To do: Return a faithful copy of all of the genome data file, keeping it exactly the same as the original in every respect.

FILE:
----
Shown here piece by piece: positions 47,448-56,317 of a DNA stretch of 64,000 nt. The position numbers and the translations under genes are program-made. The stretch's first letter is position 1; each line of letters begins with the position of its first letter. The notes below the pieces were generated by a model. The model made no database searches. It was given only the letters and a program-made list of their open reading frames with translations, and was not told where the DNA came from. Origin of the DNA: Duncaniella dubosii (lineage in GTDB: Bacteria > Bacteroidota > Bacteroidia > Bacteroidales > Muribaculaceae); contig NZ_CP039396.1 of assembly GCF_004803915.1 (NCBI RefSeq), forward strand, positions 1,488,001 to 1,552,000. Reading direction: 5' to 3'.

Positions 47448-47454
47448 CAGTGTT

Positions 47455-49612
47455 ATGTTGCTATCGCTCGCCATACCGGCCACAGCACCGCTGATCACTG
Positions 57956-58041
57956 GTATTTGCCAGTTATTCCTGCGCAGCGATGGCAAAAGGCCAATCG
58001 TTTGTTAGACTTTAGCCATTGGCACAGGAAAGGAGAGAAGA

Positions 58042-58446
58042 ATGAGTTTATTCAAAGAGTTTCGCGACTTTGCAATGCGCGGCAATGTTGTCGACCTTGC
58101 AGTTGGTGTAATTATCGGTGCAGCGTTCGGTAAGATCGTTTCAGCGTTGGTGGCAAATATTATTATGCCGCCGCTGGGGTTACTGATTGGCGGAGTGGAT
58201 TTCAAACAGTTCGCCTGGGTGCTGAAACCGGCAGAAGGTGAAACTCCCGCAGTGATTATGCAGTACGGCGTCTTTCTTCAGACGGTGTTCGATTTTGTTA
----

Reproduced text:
Shown here piece by piece: positions 47,448-56,317 of a DNA stretch of 64,000 nt. The position numbers and the translations under genes are program-made. The stretch's first letter is position 1; each line of letters begins with the position of its first letter. The notes below the pieces were generated by a model. The model made no database searches. It was given only the letters and a program-made list of their open reading frames with translations, and was not told where the DNA came from. Origin of the DNA: Duncaniella dubosii (lineage in GTDB: Bacteria > Bacteroidota > Bacteroidia > Bacteroidales > Muribaculaceae); contig NZ_CP039396.1 of assembly GCF_004803915.1 (NCBI RefSeq), forward strand, positions 1,488,001 to 1,552,000. Reading direction: 5' to 3'.

Positions 47448-47454
47448 CAGTGTT

Positions 47455-49612
47455 ATGTTGCTATCGCTCGCCATACCGGCCACAGCACCGCTGATCACTG
Positions 57956-58041
57956 GTATTTGCCAGTTATTCCTGCGCAGCGATGGCAAAAGGCCAATCG
58001 TTTGTTAGACTTTAGCCATTGGCACAGGAAAGGAGAGAAGA

Positions 58042-58446
58042 ATGAGTTTATTCAAAGAGTTTCGCGACTTTGCAATGCGCGGCAATGTTGTCGACCTTGC
58101 AGTTGGTGTAATTATCGGTGCAGCGTTCGGTAAGATCGTTTCAGCGTTGGTGGCAAATATTATTATGCCGCCGCTGGGGTTACTGATTGGCGGAGTGGAT
58201 TTCAAACAGTTCGCCTGGGTGCTGAAACCGGCAGAAGGTGAAACTCCCGCAGTGATTATGCAGTACGGCGTCTTTCTTCAGACGGTGTTCGATTTTGTTA